Classic Traveller’s Original Supplements
November 12, 2015
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Christopher Kubasik continues to uncover fascinating tidbits about the venerable space rpg Classic Traveller. His latest comes from the back of the box, which I just realized I had never even seen before…!
Entire games can be patterned after any of the many science fiction novels available, with the action following the story line, or diverging when something interesting happens…. The plots and structures of virtually all of science fiction become available to the players, to be altered or expanded whenever desired.
Now, the game really is more tightly coupled to assumptions built into the works of H. Beam Piper, E. C. Tubb, Andre Norton, and Poul Anderson than this blurb indicates. But this really means that Traveller had (at the beginning) far more in common with D&D than people might think. The SF game that took hold was the one that was predicated on a loose amalgam of many literary sources rather than presenting a single coherent setting. Rather than having to get into another referee’s head space (ie, “how do things really work in Billy Bob’s space setting?”), game masters saw impressions of whatever they’d already been reading. This lead to them (a) immediately knowing what to do with the material and (b) interpolating missing material with something they were already intimate with. We no longer have the luxury of creating games in quite this style because the marketplace is made up of people that lack the sort of familiarity with sff canon that could be taken for granted in the seventies.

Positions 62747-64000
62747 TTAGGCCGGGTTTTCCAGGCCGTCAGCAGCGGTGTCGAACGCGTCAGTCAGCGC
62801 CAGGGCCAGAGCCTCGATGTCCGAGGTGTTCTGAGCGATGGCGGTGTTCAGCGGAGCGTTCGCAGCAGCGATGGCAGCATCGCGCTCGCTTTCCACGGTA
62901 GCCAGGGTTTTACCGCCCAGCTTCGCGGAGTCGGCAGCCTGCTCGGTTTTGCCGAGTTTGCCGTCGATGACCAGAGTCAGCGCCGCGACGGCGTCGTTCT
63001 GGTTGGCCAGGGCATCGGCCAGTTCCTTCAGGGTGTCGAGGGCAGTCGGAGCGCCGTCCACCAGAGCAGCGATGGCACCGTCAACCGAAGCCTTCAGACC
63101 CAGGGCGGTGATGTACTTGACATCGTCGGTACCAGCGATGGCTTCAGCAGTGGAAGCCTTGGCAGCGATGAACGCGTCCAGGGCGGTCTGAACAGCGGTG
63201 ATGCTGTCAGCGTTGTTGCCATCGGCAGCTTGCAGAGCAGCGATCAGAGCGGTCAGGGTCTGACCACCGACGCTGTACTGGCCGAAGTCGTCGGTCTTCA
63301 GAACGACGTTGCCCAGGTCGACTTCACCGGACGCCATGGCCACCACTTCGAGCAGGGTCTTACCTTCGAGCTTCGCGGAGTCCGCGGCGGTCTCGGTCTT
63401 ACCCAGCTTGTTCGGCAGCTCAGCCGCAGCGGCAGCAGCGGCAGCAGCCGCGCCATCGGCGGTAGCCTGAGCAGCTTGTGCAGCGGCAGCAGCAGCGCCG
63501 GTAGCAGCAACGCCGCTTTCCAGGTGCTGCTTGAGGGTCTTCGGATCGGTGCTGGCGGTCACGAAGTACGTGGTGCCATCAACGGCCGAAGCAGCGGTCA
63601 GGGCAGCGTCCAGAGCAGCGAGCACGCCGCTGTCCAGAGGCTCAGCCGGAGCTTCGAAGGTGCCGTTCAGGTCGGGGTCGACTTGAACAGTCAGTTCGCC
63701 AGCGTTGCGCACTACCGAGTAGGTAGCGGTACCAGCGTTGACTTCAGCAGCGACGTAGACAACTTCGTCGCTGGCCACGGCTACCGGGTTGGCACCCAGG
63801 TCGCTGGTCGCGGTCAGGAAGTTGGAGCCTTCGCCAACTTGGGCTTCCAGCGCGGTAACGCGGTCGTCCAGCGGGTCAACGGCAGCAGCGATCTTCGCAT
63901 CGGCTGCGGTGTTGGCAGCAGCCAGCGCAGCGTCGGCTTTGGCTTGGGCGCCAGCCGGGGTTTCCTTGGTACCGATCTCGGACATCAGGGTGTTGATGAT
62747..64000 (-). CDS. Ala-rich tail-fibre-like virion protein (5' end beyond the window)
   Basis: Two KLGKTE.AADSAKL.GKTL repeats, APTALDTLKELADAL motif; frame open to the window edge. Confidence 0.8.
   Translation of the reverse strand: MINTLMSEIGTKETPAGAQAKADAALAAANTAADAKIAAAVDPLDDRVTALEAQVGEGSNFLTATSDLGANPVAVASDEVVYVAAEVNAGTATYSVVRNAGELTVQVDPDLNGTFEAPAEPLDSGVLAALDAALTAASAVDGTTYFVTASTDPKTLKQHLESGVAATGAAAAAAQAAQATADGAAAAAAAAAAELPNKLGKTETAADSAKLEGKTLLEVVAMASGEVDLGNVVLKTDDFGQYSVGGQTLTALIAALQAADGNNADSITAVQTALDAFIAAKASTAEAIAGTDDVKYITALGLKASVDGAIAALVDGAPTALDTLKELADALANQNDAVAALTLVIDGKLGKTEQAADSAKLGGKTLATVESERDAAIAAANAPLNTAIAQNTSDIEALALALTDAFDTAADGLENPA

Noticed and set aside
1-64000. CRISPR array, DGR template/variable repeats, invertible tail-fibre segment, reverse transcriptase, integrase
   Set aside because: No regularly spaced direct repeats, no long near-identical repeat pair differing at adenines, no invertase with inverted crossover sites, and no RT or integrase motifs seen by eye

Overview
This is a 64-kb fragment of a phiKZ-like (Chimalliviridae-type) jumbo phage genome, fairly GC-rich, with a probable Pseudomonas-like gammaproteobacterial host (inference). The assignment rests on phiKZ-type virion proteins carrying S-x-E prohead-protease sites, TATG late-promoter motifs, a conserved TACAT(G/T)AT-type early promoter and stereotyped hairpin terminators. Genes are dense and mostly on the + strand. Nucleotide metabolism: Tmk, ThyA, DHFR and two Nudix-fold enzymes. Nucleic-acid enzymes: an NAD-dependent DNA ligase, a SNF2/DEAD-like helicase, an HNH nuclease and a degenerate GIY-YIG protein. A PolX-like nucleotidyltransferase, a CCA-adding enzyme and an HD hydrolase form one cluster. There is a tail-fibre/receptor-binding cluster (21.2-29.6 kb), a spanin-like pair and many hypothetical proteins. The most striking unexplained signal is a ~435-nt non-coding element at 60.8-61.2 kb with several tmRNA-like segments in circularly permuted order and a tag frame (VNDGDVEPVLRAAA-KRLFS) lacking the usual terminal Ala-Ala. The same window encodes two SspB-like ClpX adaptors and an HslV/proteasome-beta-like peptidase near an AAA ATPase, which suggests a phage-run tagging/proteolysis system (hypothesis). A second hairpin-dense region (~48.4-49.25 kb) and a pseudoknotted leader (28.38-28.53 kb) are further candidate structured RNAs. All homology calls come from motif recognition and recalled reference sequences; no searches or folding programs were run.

For myself, this sort of shameless pillaging of literary sources is a tremendous help in game mastering. I’d long struggled with how to really run Gamma World, for instance. But paraphrasing a few paragraphs from Heiro’s Journey to convey the overall strategic situation facing a small polity to establish a campaign and following that up with scenes dealing with the looting of ruin pulled directly from Starman’s Son, it made improvising a game session and keeping it going a pinch. Rules that were largely inscrutable before suddenly became a toolkit for fleshing out a world that I already had complete command over. But before… trying to interpolate the implied setting from what looked like very mediocre rules to me… it was all but impossible!
It’s not so much that the designers of the original three Little Black Books for Traveller assumed that they’d be supplemented with the existing range of written science fiction stories of the time…. I think it’s more accurate to say that the original Traveller rule set was intended to be a supplement for the stories themselves!